People who work night shifts or other irregular hours are susceptible to shift work sleep disorder (SWSD). Insomnia and oversleeping are frequent signs of SWSD. The following advice for shift workers can help them manage this problem.
What is SWSD or shift work sleep disorder?
The sleep problem known as shift work sleep disorder (SWSD) frequently affects those who work irregular hours, such as those outside the conventional 8 a.m. to 5:30 p.m. workday. Shift work schedules throw off the traditional sleep routine for most people.
SWSD creates severe problems with falling asleep, remaining asleep, and sleeping when wanted, since it makes it difficult to transition to a changing sleep/wake cycle. The worker’s health, wellness, and security must recognize the signs of shift work syndrome and get therapy and possibly medication for shift work sleep disorder.
How does shift work sleep disorder (SWSD) manifest?
The most typical signs of SWSD are insomnia and excessive drowsiness. Other signs and symptoms may include fatigue, headaches, or trouble concentrating. Not all shift workers experience SWSD. Shift Work Sleep Disorder is thought to affect 15% to 45% of shift workers.
Shift work may harm your physical health. Getting the necessary amount of sleep can be very challenging. You can become ill more frequently as a result. It also makes it difficult for you to remain focused at work.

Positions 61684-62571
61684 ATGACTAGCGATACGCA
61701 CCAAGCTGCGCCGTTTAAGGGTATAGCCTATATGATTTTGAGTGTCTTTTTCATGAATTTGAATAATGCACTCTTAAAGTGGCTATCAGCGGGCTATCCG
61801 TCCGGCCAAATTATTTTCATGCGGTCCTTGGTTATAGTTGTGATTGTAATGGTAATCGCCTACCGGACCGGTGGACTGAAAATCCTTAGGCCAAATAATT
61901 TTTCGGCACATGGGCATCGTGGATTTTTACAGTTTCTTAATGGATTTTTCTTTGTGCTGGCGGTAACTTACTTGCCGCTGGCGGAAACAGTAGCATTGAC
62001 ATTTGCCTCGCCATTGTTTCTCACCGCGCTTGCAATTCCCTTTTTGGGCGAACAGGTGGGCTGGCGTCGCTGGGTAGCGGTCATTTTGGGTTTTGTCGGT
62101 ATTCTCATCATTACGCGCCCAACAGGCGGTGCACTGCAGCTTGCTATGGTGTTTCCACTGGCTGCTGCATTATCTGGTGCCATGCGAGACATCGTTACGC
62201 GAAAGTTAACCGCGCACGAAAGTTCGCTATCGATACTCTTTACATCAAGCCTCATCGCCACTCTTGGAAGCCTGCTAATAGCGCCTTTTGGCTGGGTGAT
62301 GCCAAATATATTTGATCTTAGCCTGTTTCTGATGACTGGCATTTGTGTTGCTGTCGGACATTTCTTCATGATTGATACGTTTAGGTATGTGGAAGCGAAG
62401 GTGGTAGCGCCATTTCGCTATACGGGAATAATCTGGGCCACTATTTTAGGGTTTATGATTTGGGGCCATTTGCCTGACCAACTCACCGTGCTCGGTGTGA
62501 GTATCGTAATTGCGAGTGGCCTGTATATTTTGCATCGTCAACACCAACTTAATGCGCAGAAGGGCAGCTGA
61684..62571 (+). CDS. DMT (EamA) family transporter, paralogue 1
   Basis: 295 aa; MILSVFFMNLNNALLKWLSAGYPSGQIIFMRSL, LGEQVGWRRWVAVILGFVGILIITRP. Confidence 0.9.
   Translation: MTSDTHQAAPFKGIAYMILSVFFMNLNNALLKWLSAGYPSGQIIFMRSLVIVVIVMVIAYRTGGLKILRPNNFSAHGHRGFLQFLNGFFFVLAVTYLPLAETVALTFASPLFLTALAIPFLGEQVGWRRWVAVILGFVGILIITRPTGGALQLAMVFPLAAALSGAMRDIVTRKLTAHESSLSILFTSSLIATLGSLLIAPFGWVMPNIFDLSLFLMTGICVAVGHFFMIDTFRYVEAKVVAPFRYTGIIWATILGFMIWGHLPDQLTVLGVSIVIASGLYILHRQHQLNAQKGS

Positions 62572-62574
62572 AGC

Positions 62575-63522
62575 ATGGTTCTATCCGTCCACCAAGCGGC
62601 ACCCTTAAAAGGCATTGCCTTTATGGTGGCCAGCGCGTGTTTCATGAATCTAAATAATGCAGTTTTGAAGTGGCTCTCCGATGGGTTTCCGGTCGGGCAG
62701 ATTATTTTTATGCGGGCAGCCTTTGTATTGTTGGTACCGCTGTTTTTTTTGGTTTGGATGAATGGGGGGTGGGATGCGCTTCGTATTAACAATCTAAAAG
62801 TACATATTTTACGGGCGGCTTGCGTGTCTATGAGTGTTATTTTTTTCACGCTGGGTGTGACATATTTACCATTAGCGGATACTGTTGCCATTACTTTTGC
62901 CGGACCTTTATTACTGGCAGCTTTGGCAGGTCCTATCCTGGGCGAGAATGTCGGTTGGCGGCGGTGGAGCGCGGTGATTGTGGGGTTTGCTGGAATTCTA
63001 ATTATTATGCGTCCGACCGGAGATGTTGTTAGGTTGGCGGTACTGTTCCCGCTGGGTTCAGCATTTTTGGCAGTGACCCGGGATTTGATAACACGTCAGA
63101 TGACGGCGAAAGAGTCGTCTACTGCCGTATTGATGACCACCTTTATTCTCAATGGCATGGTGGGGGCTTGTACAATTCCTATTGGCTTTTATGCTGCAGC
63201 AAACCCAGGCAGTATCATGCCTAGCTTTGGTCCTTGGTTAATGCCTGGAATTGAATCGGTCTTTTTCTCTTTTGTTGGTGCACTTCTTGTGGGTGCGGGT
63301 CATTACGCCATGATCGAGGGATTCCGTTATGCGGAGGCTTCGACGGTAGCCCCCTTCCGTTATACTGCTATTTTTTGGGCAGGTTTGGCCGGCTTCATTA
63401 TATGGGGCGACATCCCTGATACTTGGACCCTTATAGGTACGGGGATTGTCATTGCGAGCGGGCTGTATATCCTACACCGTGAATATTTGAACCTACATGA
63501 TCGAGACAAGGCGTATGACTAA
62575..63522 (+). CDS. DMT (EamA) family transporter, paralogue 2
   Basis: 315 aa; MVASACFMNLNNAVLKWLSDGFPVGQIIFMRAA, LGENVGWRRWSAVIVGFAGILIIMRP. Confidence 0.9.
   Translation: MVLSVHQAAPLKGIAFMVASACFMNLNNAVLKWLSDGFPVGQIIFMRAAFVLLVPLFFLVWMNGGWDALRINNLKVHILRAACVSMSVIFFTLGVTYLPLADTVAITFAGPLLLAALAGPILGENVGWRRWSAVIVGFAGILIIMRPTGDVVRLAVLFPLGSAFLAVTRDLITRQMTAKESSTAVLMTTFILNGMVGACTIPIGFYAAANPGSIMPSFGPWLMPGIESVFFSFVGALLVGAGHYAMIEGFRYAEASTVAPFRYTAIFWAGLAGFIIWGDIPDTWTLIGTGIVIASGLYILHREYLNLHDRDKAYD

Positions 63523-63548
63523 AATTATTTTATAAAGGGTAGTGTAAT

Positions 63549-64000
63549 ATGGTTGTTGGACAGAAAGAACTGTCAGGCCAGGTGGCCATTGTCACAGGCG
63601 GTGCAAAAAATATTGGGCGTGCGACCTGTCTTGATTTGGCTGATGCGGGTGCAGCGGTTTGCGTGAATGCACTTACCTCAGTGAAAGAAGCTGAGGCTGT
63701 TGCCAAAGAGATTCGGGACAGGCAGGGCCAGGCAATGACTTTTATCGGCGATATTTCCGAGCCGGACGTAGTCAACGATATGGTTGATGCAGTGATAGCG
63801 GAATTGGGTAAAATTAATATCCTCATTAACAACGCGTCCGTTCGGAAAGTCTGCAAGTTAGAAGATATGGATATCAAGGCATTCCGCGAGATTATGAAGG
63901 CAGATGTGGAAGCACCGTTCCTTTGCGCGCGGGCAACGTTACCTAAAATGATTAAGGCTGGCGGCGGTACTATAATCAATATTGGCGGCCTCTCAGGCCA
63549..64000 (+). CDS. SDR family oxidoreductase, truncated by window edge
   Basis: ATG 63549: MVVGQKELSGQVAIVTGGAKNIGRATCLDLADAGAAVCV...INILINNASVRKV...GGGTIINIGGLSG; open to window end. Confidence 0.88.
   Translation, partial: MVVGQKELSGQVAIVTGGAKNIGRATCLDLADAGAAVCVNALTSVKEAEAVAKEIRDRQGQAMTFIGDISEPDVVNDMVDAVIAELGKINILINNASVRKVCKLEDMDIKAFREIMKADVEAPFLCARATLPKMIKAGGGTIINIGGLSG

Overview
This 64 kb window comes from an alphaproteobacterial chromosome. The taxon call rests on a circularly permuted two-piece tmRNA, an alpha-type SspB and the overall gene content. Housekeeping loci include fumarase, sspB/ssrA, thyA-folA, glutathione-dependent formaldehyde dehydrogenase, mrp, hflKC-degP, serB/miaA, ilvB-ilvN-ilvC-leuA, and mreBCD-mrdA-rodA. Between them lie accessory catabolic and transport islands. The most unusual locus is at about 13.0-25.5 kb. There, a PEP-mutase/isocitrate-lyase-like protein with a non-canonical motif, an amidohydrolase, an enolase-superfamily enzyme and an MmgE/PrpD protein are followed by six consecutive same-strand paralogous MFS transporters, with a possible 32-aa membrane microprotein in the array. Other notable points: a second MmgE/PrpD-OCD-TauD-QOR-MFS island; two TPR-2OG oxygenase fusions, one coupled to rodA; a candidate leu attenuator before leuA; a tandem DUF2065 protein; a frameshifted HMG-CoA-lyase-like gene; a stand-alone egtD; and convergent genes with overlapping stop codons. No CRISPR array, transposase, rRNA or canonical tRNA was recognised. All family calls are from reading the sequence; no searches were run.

This can harm one’s performance and put them in harm’s way. Being exhausted raises the risk of sustaining an injury at work. When exhausted, even making the trip home from work is dangerous.
What effects does shift work sleep disorder (SWSD) have?
Increased possibility of:
- Blunders at work and accidents.
- Irritability or emotional issues.
- Having trouble coping and having social problems.
- Complaints about one’s health include gastrointestinal, cardiovascular, and metabolic issues.
- Reliance on alcohol.
What can one do to lessen SWSD’s effects?
Some people may use sleep aids, even though lifestyle changes are the most crucial element of healthy sleep. Some employees discover that medication for shift work sleep disorder significantly enhances the quality of their sleep, which is considered safe.
- Keep a sleep journal to aid in identifying the issue and track its development over time.
- Reduce the number of consecutive nights worked. The maximum number of night shift employees should be five or fewer, with days off in between. Shift employees should only work four consecutive shifts when working 12-hour shifts.
- If possible, take more time off than 48 hours after a run of night work.
- Avoid working long hours. Stay away from working long shifts and putting in a lot of overtime. Ensure you get enough rest and engage in family and social activities.
- Avoid lengthy commutes because they can interfere with sleep.
- Avoid shifts that rotate frequently. Working a rotating shift schedule is more challenging than working the same shift for an extended time.
- Sleep sufficiently on days off. Create a timetable for your sleep, avoid caffeine, alcohol, and nicotine, and practice proper sleep hygiene. Start a night shift without being sleep-deprived.
- Before or during the night shift, schedule a nap. Naps can increase night shift employees’ attentiveness.
- Do not drive while fatigued. Take a power nap before any shift if you are too dizzy to go home or arrange another ride.